As indexing is a very established profession, it is probably easier for people who create web sites to look up indexers, than for indexers to try to target people creating web sites. Most indexers belong to the professional associations of their country, which maintain searchable online directories of subscribing members and contract job posting bulletins.
Gene has an interesting post about personal information architectures, something he spoke about at the recent Future of IA Retreat. While the recent interest in social classification and folksonomy is a large reason to talk about personal info. architecture, I think that Thomas Vanderwal has also been talking about the issue for a few years as the Personal Info Cloud.
Earlier in the spring I blogged about Best Buy using personas. It’s interesting to me to see how those personas have started to permeate Best Buy culture - with customers being labeled with the name of the persona, as discussed in this Wall Street Journal article.
Store clerks receive hours of training in identifying desirable customers according to their shopping preferences and behavior. High-income men, referred to internally as Barrys, tend to be enthusiasts of action movies and cameras. Suburban moms, called Jills, are busy but usually willing to talk about helping their families. Male technology enthusiasts, nicknamed Buzzes, are early adopters, interested in buying and showing off the latest gadgets.
An interesting (though week-old) discussion going on over at OK/Cancel regarding searching vs. sorting vs. browsing.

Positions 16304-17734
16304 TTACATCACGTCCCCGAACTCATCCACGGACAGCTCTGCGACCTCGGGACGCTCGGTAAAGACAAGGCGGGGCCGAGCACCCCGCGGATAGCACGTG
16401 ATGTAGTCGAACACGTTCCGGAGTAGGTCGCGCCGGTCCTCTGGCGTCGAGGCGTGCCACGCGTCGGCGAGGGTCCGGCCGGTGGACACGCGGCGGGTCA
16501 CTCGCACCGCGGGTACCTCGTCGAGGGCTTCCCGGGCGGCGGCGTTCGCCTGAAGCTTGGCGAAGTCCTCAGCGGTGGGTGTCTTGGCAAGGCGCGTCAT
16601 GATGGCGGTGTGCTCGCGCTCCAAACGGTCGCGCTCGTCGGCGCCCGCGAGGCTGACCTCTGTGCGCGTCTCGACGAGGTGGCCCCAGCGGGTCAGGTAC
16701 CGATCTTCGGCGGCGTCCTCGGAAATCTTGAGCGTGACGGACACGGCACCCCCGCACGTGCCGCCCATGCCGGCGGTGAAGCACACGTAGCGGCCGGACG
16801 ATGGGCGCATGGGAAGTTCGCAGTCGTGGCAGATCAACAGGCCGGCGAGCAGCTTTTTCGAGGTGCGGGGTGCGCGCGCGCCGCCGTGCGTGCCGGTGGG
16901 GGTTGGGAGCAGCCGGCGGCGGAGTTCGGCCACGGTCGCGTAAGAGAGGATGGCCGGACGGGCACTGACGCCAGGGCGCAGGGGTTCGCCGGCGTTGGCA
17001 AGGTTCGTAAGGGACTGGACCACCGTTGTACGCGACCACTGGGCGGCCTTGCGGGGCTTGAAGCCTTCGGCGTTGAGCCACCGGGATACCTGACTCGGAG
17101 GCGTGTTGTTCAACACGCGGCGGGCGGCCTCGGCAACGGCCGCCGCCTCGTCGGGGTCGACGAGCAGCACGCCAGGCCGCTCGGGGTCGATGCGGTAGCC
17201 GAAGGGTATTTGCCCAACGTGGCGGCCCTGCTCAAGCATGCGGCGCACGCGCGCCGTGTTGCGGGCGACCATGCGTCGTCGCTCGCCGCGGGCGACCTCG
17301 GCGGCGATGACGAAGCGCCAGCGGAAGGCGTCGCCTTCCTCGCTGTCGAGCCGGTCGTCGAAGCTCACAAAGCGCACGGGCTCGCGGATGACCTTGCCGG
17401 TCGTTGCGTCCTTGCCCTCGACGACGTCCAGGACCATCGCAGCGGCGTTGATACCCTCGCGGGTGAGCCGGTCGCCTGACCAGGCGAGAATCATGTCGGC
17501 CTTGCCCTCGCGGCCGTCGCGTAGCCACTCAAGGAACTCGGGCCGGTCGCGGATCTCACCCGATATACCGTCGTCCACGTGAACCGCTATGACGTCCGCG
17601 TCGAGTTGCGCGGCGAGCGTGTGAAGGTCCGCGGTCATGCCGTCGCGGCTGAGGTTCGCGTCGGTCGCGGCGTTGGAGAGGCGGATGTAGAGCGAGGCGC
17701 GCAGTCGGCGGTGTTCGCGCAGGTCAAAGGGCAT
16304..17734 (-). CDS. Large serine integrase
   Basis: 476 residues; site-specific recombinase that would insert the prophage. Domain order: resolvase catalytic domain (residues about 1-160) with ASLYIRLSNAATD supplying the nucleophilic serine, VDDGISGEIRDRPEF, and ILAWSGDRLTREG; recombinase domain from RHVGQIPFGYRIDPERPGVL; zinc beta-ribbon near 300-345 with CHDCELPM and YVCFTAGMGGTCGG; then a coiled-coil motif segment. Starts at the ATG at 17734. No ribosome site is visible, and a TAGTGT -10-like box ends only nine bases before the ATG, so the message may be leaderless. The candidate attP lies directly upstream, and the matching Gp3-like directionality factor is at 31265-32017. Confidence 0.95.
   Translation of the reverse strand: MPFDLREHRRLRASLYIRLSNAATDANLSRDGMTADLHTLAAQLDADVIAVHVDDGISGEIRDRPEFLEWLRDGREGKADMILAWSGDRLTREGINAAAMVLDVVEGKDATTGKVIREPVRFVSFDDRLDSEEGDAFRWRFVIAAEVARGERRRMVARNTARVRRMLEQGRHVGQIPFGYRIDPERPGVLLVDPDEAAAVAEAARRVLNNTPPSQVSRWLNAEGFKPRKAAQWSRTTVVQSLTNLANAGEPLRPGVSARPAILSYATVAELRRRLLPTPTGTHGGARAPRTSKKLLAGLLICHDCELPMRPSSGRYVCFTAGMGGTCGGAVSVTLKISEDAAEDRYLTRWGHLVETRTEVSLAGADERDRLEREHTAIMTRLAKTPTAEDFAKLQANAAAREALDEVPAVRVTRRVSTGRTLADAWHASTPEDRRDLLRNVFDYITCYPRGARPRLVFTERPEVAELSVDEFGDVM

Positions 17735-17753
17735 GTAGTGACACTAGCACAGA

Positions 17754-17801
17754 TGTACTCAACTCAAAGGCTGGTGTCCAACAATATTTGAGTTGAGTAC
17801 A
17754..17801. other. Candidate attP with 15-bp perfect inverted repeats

Just a reminder to us all that there is a ton of Internet activity that doesn’t take place in front of a beige box (or a shiny metal one if you’ve got a G5 :-) ).
Laszlo Systems provides a platform to develop Rich Internet Applications, and announced at Web 2.0 that they have open sourced their basic server. That means that there’s an open platform for developing RIAs that doesn’t require any knowledge of Flash itself - just a new markup language similar to XHTML, XUL, etc.
Google has launched their integrated desktop search in public beta. The most interesting thing is that rather than being a desktop application, it simply adds another tab to Google’s search results, and displays indexed desktop content from email, Office documents, etc.
Peter Morville spent some time in the library this summer looking for research related to information architecture. He just published a list of freely available papers, categorized by broad topics like navigation and search. Useful stuff, but heavy reading at times.
Lou Rosenfeld shares some more IA heuristics, this time focused on search.
Donna Maurer has an insightful post comparing the task-orientation of HCI to the iterative information seeking behaviors we see on the web. Trying to apply a task-centric perspective to the problems of looking for unknown information seems to cause a lot of the friction between "old skool" human factors types and more web savvy newcomers.
A while ago on the aifia-members list, Gene Smith asked about social classification generated by the informal user tagging in Flickr, del.icio.us, etc. In his reply on the list, Thomas coined the term folksonomy to describe these informal classifications, and Gene’s folksonomy blog post sparked a lot of conversation around the community.
One thing that really strikes me about social classification is that it’s user-centered bottom up classification. Most bottom up classification is document or collection centric. Social classification provides insight not just into content, but into users and context as well.
UIDesigner points to The Tao of ROI, a must-read article for UX types looking to communicate business value. The key take away for me, something I’ve had a gut feeling for, but never articulated, is that the value of an ROI exercise is in the process, not the result.
This underscores some of the lessons in Adaptive Path’s recent ROI report, where the process and discipline of measurement and accountability are what distinguish one organization from another, rather than simply projected outcomes.